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Reading Summary: Turning into the Voice of Your Customer

Increased data availability is changing the way the management treats its’ customers.
Larger the company’s market share, greater is the probability that it will treat the customers
casually. Conventional market research treats the customers as a source of data. Financial
software powerhouse Intuit experienced this phase inspite of having a history of excellent
customer service. Once a market leader, it introduced measures such as increased price of tech-
support calls and limited licensing of software products that led to its downfall.

Contrary to the view that companies hold about themselves, market research gives
surprising results. In a survey of 362 firms, 80% believed that they were providing their customers
with a superior experience, yet only 8% of the firms received a positive rating from their
customers. Companies with high market share believe that their customers are happy, however,
in reality, do they command that level of customer devotion? Most companies focus on product
or service design to improve customer satisfaction. The top 8% do it better by ensuring three
principals – design the right offers and experiences for the right customers, deliver their value
propositions through the efforts of every employee of the firm with significant cross-functional
collaboration and develop their capabilities to please the customer repeatedly.

Firms which provide excellent customer experience are unique right from the design
stage. They consider both – customers’ relative profitability and their interest to act as promoters
of the company. A new parameter that has come into place for judging the experience that a firm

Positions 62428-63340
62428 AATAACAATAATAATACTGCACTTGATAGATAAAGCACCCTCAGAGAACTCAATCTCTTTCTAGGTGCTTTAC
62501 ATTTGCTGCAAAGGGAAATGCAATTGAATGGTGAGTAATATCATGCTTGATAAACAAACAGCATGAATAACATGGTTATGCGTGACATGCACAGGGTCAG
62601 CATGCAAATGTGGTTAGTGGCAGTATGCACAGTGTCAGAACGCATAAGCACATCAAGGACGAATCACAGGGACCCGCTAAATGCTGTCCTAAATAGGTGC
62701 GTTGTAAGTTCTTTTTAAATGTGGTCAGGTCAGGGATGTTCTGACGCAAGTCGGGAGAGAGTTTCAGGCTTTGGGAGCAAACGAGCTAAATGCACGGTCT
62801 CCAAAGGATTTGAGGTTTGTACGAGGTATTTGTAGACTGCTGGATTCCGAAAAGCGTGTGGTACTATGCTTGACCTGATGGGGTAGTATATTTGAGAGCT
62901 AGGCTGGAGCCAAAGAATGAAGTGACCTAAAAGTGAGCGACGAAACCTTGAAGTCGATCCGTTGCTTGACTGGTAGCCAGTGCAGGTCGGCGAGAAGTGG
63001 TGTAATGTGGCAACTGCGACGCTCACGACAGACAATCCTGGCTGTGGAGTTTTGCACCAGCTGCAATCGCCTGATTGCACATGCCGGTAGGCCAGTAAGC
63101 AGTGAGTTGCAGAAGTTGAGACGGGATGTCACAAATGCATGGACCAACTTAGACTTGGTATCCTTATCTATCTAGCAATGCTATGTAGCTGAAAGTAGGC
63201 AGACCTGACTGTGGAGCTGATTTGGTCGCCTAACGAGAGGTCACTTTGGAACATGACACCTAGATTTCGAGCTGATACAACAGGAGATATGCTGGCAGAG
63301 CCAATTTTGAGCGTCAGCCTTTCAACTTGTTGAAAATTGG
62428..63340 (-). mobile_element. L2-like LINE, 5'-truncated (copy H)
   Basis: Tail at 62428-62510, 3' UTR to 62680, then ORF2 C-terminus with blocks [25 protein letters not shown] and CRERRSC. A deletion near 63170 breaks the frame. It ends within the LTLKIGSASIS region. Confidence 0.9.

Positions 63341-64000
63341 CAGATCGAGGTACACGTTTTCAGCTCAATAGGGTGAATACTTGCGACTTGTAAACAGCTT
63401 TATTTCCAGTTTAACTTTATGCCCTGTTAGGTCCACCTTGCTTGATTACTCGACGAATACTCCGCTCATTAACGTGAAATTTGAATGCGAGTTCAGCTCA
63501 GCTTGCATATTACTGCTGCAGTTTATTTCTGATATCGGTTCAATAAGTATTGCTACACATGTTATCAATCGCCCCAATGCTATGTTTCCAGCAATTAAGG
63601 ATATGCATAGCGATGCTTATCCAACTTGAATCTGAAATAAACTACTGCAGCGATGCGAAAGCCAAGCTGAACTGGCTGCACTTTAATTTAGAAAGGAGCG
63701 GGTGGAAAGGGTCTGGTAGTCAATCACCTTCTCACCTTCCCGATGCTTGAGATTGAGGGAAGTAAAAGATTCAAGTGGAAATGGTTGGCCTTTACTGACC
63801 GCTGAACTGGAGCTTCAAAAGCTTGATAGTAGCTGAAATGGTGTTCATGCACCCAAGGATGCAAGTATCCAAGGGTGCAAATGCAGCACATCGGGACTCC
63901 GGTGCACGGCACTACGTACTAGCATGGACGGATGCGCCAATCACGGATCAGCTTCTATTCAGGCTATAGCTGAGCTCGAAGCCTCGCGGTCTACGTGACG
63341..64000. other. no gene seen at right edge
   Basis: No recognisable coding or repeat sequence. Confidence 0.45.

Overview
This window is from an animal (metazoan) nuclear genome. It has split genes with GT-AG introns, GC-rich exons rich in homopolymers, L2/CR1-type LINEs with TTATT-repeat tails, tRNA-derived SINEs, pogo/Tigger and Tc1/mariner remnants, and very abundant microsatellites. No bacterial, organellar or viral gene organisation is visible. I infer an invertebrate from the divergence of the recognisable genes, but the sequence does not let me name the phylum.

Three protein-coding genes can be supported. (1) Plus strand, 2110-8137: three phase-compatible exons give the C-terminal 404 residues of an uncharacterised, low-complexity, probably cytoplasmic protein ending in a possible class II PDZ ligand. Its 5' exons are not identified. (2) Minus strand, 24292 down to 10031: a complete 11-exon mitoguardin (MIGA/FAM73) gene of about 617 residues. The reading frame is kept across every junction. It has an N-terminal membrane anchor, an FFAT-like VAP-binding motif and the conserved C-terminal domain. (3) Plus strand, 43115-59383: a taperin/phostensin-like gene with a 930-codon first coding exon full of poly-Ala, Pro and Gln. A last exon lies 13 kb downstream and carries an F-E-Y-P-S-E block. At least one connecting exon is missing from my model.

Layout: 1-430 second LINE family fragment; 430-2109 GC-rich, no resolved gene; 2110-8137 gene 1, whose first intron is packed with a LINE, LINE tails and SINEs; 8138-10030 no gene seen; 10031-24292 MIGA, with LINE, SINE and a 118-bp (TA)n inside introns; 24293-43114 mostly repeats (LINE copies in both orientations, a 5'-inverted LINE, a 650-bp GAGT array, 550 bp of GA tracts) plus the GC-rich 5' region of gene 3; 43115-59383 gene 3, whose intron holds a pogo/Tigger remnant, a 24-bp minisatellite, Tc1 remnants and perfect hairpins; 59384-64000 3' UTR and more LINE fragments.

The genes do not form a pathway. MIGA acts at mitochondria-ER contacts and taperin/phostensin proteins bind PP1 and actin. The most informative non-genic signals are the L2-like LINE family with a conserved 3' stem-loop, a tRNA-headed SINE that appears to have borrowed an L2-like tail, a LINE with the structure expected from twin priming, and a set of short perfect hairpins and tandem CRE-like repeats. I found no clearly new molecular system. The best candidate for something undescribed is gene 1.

offers to its customer is the ‘Net Promoter Score’. It is calculated as the percentage of customers
who would recommend the company to other members of their social circle less the percentage
of customers who would act as detractors. The topmost goal is to transfer customers into high-
profit, high-advocacy areas. Changing passive buyers into active promoters will require
facilitating experiences that vary by customer segment. U.K. based mobile phone company
Vodafone categorized its customers based on their attitude instead of demographics. It
segmented them globally into ‘young, active, fun users’, ‘occasional users’ and few others. The
‘young, active, fun’ group was offered Vodafone Live! which focused on games, sports and music
and the ‘occasional users’ group was offered ‘Vodafone Simply’, a plain-vanilla phone experience.

Group No. 4 | Consumer Behavior


In order to ensure that value is delivered to the customers, leaders of firms should create
cross-functional teams from design to supply chain management. Data mining and Customer
Relationship Management (CRM) are valuable systems that contribute to value creation,
however, the most valuable resource is ‘word-of-mouth’. Successful companies find ways to
connect to their customers every day. Superquinn, an Irish grocery chain, works on customer
feedback. When the Founder of Quinn found that 25% of their shoppers were not buying from
the stores’ bakeries, the bakery managers and employees were guided to come up with ideas to
increase store traffic. People employed to work on the front-line were trained to deliver on
propositions.

The value proposition can never be static. It has to change dynamically with the needs of
the customer. Senior management of firms should use tools that help in customer-focused
planning and execution. Customer based metrics should be instituted to establish accountability.
Customer-focused management incentives like Net Promoter Scores need to be adopted and
utilized in performance reviews. This is how Intuit managed a comeback. They segmented
customers into promoters and detractors and found out ways to satisfy their requirements, thus
escaping the dominance trap and regaining market share.

Group No. 4 | Consumer Behavior